For the majority of the 4th quarter, it looked as if the Sacramento Kings were going to rise up and knock off the East’s best team, but Paul George would have none of that. George connected on a 4-point play with just 15 seconds remaining, erasing Indiana’s deficit in an instant to cause overtime, and in the extra period, the Pacers were able to outlast the Kings, 116-111.
First off for the Kings, Marcus Thornton exploded for 42 points (not a misprint) in the game, shooting 16-for-27 from the floor and 7-for-15 from long range, and it was by far the best game of the year for the 6-foot-4 guard from LSU. Before Friday, Thornton was having easily the most disappointing season of his career, including an ugly 36% clip from the floor, but this was the very definition of a breakout effort. Ironically, though, there was an argument to be made that Thornton wasn’t even the most valuable player in his own backcourt.
In a wild turn of events, starting point guard Isaiah Thomas (who has made a quiet All-Star push in recent weeks) scored 38 points and dished out 6 assists. Thomas wasn’t quite as efficient as Thornton, as he shot just 13-for-31, but the ball was in his hands seemingly at all times, and the fact that the diminutive duo managed to do this type of damage against Indy is downright shocking. In total, the two guards combined for a staggering 80 points, and they were the impetus of the lead that Sacramento built in this one.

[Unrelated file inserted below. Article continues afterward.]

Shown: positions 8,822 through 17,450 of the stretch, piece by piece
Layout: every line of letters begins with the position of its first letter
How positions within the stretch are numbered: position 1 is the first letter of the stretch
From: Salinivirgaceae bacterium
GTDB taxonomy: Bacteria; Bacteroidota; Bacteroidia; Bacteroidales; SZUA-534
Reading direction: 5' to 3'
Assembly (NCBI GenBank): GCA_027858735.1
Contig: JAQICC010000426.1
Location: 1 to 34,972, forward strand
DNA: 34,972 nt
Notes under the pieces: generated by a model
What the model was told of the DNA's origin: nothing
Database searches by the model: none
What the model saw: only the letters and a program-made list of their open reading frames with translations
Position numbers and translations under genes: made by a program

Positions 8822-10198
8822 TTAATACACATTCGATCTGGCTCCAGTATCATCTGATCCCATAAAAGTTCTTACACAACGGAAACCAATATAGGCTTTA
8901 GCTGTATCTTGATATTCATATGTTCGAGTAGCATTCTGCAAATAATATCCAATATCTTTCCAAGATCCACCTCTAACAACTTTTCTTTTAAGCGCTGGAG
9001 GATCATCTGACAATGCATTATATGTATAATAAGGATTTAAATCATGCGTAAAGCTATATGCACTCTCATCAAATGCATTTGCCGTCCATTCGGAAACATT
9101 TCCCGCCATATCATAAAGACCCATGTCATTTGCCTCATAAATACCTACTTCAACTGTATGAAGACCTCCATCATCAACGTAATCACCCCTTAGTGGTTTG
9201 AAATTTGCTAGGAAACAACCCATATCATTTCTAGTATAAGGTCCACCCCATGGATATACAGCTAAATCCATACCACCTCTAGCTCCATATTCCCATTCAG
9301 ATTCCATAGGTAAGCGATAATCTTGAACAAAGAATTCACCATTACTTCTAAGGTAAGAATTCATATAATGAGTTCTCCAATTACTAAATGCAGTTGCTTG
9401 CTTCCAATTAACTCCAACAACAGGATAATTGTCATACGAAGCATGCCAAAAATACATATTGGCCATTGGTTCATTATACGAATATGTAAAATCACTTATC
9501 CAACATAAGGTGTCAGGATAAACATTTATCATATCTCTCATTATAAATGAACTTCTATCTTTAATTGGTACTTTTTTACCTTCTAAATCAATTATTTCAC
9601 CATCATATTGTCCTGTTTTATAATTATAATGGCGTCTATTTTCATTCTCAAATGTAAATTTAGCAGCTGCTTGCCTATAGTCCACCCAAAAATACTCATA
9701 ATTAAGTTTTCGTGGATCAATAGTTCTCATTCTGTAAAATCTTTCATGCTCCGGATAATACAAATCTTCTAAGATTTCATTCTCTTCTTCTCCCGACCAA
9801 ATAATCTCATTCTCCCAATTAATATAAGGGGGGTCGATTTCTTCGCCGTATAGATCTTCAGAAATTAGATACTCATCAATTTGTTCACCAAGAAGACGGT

Unfortunately, it simply wasn’t enough, as long as Paul George was still in the building. George’s 4-point play was the play of the night in the entire association, but he was utterly tremendous throughout. The All-Star swingman finished with 36 points on just 22 shots, and when you throw in his incredible defensive showing (including 4 steals and 2 blocks), it was the type of transcendent effort we’ve come to expect.
Of course, it wasn’t just the Paul George Show. His counterpart on the wing, Lance Stephenson, had a huge night, scoring 24 points, grabbing 10 rebounds, and dishing out 6 assists, and power forward David West added 22 points on 14 shots. Needing 116 points (even in a 53-minute game) isn’t the Pacers style, but it almost reassures their doubters who consider their offense to be a distant afterthought to their dominant scoring prevention.
In the end, this was an encouraging effort from the Kings, but when the Pacers kick it in to high gear (even for a moment), they are abjectly terrifying for the opposition.